The Harsh Fate of Hulga Hopewell

Flannery O’Connor’s “Good Country People” concludes with a dramatic twist that leaves our protagonist, Joy/Hulga, abandoned and betrayed. The bible salesman who calls himself Manley Pointer dislegs her and leaves her high and dry. But Pointer also leaves Hulga with a lesson.

The story depicts Hulga and her mother, Mrs. Hopewell, as fairly well-off. They have a nice home and employ a helping hand of sorts, Mrs. Freeman, who Mrs. Hopewell refers to as good country people.

While Hopewell might describe herself as good country people in the company of others, and she likely believes it to be a compliment, I perceived it as a patronizing term. She refers to Pointer as good country people too, and later calls him dull. Hopewell is a member of the middle class, and while she may wish to identify with people of lower class than her who she believes to be good, salt of the earth, working people, ultimately she looks down on them and pities them as much as she respects them.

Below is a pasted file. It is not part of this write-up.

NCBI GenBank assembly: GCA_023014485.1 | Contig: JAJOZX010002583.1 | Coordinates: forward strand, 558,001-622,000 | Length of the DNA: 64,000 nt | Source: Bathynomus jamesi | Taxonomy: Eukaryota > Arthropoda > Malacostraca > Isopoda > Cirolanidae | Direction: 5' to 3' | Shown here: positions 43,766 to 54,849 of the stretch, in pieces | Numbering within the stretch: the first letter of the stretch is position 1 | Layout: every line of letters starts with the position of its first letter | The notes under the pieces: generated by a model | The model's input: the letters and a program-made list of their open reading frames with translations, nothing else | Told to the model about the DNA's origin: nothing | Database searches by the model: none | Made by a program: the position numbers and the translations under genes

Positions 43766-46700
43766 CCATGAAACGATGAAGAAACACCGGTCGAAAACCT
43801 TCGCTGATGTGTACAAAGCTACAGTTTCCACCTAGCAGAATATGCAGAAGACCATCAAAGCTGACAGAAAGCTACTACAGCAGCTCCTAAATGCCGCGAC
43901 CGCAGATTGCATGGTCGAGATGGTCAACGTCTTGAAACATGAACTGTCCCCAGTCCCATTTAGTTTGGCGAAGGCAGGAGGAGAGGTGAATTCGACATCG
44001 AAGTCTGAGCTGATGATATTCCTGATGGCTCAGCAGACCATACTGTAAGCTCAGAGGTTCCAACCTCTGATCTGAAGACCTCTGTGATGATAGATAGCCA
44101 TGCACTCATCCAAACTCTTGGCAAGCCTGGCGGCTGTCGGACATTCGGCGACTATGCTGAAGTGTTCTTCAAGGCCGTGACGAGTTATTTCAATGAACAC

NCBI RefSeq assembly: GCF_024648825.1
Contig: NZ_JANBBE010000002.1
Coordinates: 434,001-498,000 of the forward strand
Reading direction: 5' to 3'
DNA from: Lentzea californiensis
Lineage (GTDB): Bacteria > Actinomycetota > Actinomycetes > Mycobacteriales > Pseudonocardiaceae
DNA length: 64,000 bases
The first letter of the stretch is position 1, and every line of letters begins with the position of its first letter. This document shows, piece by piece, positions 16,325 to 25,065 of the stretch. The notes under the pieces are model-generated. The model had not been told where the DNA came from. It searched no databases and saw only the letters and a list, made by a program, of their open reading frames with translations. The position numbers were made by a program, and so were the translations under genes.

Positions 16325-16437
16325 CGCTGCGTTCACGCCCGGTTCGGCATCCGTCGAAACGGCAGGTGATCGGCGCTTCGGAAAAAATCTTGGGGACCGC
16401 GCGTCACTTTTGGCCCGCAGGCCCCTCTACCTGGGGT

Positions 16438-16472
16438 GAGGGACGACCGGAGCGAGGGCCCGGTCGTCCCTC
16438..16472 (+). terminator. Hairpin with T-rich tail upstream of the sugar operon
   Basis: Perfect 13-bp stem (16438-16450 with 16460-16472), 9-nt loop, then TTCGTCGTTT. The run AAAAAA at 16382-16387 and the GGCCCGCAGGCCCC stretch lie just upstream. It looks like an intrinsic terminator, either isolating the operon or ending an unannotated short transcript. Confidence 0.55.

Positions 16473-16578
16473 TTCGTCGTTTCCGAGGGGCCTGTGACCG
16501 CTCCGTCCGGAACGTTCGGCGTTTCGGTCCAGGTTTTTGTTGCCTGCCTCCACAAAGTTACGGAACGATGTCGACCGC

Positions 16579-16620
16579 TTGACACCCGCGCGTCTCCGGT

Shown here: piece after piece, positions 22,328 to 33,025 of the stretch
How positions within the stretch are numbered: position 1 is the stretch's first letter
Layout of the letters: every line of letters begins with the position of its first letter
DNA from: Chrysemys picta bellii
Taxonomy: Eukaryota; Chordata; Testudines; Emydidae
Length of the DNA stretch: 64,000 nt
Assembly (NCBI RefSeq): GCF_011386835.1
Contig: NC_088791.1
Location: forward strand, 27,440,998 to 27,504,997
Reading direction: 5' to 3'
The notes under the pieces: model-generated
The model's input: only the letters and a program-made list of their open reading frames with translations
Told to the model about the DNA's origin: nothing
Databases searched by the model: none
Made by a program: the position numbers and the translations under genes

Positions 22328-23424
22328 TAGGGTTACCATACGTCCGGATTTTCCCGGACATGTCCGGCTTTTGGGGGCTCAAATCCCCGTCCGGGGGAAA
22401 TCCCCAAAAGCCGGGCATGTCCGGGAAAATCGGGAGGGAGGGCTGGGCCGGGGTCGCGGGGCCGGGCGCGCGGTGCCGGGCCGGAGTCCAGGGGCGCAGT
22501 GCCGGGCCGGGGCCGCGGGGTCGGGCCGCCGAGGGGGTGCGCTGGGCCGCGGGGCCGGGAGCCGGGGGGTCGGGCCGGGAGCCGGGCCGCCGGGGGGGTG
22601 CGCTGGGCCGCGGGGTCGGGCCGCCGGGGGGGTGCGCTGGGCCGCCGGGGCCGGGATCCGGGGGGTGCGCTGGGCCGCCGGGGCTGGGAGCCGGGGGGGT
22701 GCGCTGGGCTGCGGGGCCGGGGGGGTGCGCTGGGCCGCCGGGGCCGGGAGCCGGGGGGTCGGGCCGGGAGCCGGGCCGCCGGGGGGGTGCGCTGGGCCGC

Hulga is not as different from her mother as she thinks she is. She considers herself to be an intellectual and distances herself from the outdated ways of her mother and the people she grew up around, rejects their religious illogic and embraces scientific reasoning and atheism, but she shares the same superiority complex as her mother, possibly to an even greater extent.

Hulga underestimates Pointer. She believes him to be simple minded, good country people, just as her mother does. She makes herself completely vulnerable to him, a stranger she has every reason in the world to mistrust, while wrongfully assuming that she has the upper hand, and then she pays for that assumption. Pointer shatters her patronizing fantasy of good country people. Frankly, Hulga is lucky that she didn’t wind up dead and lives on to take up a more complex view of humanity.

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